Come this Saturday, the top-division football league of India will be kicking off once again for what will be the 20th edition of the competition. Introduced in 1996 amid much fanfare and rechristened in 2007, this is expected to be last time the I-League will be organised in its current format, with a proposed merger with its more glamorous step-sister, the Indian Super League, waiting on the fringes.
Ten teams will be fighting for the bragging rights, facing each other twice over the course of the next four months. Even though the tournament has lost much of its gloss in its late teens, the stakes are high as the top two teams get to feature in the continental level Asian Football Confederation (AFC) Cup. However, over the last few months and especially after the Goan clubs decided to pull out, it has hogged the limelight more due to non-footballing reasons.
Many of the long-standing fans of local club football have been very vocal, and justifiably so, about the treatment dished out by the All India Football Federation to the I-League clubs, which were operating for years in an eco-system where the governing body seemed like the most disinterested entity. Now with AIFF hinting once again that a few more of them need to be sacrificed to accelerate the nation’s progress in the game, the discussion has largely been reduced to false binaries, i.e. an I-League vs ISL narrative.
While the I-League clubs still hold the moral high ground in this context, a competitive league with an attractive brand of football could have made their claim stronger. However, in reality, most of them look criminally under-prepared. With all the teams allowed to field four foreigners, only DSK Shivajians have had a proper pre-season with all overseas players available, while there are teams like Mumbai FC who will have to use an all-Indian squad for the first encounter. Even the big guns like Bengaluru FC, East Bengal and Mohun Bagan didn’t have all their foreigners available in the practice session a couple of days before their opening fixtures.
Talking about lack of preparation, the newbies Churchill Brothers, Chennai City FC and Minerva Punjab are the biggest victims, since their participation was confirmed only last month. By then, most of the star footballers had landed up at some other I-League club. Churchill, who had lifted the silverware back in 2013, didn’t have their head coach available till Wednesday, while Chennai City didn’t manage to announce their squad till Thursday.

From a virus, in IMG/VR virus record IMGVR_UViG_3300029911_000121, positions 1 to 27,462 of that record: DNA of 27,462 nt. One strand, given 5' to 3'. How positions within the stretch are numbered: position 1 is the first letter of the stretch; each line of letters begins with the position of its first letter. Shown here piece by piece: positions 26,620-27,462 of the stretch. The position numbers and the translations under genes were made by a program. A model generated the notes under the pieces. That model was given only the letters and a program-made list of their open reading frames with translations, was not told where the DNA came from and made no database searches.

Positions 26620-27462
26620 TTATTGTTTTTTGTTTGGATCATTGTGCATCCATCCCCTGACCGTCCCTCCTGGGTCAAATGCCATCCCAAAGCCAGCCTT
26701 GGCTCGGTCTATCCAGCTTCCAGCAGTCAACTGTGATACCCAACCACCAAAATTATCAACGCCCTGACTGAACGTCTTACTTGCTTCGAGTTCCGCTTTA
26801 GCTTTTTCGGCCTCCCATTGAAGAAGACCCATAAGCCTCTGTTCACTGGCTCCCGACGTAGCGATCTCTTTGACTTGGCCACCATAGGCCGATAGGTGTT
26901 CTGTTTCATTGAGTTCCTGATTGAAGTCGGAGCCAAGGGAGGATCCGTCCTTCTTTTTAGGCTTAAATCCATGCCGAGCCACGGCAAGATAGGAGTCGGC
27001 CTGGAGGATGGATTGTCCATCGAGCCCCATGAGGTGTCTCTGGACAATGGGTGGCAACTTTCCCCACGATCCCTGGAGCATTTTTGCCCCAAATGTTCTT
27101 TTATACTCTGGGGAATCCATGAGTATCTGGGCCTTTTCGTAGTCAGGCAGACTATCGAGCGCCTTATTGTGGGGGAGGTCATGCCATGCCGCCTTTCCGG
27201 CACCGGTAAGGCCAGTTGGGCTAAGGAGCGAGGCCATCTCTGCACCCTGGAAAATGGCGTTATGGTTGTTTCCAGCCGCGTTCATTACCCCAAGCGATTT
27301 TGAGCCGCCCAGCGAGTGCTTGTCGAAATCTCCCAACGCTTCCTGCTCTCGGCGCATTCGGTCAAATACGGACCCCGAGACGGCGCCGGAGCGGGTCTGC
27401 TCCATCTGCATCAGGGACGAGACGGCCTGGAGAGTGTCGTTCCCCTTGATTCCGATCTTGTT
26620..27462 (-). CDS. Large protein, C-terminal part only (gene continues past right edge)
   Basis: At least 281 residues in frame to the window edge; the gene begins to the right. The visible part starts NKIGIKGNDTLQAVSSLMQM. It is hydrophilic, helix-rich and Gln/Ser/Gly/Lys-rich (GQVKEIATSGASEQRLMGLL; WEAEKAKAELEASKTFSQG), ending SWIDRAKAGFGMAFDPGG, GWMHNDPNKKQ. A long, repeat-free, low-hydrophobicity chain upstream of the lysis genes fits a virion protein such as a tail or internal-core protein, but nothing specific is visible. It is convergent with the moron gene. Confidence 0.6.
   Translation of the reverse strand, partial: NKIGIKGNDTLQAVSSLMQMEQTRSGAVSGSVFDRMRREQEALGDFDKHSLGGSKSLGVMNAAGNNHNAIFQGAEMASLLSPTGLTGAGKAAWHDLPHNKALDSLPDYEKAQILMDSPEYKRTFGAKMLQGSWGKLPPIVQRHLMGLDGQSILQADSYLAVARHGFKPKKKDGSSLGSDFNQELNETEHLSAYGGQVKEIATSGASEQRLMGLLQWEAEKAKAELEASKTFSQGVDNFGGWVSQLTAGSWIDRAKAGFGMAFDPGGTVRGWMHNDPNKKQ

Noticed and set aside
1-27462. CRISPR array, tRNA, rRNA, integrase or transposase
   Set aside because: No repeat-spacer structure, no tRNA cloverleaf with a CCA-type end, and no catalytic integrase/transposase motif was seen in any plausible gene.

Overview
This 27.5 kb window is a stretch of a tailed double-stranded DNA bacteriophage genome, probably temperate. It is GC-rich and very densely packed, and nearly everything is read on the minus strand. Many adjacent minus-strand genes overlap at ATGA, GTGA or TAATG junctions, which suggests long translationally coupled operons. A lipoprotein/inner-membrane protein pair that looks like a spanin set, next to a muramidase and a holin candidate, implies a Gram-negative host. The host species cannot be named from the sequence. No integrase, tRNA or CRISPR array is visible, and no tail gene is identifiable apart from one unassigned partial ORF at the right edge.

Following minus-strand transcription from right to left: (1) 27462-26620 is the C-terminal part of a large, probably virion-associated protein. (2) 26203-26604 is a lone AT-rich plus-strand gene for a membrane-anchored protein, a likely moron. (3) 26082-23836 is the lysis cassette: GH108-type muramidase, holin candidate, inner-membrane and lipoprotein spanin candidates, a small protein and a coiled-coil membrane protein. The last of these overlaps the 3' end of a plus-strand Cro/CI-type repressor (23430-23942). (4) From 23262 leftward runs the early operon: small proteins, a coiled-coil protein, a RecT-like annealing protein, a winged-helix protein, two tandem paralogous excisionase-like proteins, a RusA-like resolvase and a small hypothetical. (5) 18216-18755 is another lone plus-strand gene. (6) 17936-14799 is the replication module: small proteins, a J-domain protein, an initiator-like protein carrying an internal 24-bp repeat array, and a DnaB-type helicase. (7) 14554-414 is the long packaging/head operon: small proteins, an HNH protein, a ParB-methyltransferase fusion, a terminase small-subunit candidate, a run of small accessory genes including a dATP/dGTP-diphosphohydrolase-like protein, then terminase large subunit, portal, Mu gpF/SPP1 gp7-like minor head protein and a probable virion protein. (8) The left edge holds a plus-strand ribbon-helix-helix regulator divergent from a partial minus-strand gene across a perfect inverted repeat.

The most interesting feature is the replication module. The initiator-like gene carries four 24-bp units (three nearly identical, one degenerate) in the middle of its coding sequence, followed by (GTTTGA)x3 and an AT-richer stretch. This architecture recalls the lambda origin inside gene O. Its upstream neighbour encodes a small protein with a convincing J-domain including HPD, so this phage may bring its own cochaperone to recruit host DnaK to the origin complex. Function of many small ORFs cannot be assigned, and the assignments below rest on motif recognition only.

Will new cities bring renewed interest?
With hurried signings and no proper pre-season practice, the competition may get off to a slow start. The profiles of overseas players have dipped significantly, which is another worrying sign for a competition that relied heavily on a handful of seasoned foreigners to draw crowds. Many of the African footballers roped in by the clubs were regulars of the Calcutta Football League and it will be interesting to see whether they can elevate themselves to the level of the top-flight contest.
The best thing about this edition is the pan-Indian presence of teams with nine states being represented by 10 outfits. This is the first time only a single team from Goa will be participating, but that will hopefully be offset if football fans in Chennai and Ludhiana start filling the stands. As the success of Bengaluru FC and the ISL franchises have shown, there is a large potential fan-base that can be tapped into, but it will be a stern test for the managements of Chennai and Minerva to persuade locals in supporting their teams.
Clear daylight between top three and chasing pack
Last year, there were two clear clusters among the nine participants. Bengaluru FC, Mohun Bagan and East Bengal were vying for the top spot, while the other six teams were involved in the relegation battle. The situation will be quite similar this time too and Shillong Lajong, Churchill, Aizawl FC and Mumbai FC will fight to avoid the drop as the other three teams – DSK Shivajians, Chennai City and Minerva Punjab are immune from relegation for entering through the corporate quota.
After becoming the first Indian club to make it to the AFC Cup final, Bengaluru will be eager to win their third title in four campaigns, while Mohun Bagan will also fight to secure their second title in three years.
However, with both these teams also set to have a packed schedule due to their AFC Cup involvement, East Bengal can finally hope to end their drought by becoming the national champions for the first time since 2004. It will be a tactical battle among three coaches coming from three very different backgrounds – former Barcelona assistant coach Albert Roca, former Hull City Development coach Trevor James Morgan and former India U-16 coach Sanjoy Sen.
For a competition that seems to be involved in a futile fight for its existence, the impending I-League doesn’t look to be in the best shape. There has been near-zero marketing and the telecast is expected to be shoddy once again. Despite everything, close to 250 Indian footballers will be sweating it out for glory in the next few months and that should be reason enough for football aficionados to follow the I-League closely.
Atanu Mitra has been covering Indian football for more than four years. He tweets @Atanu00.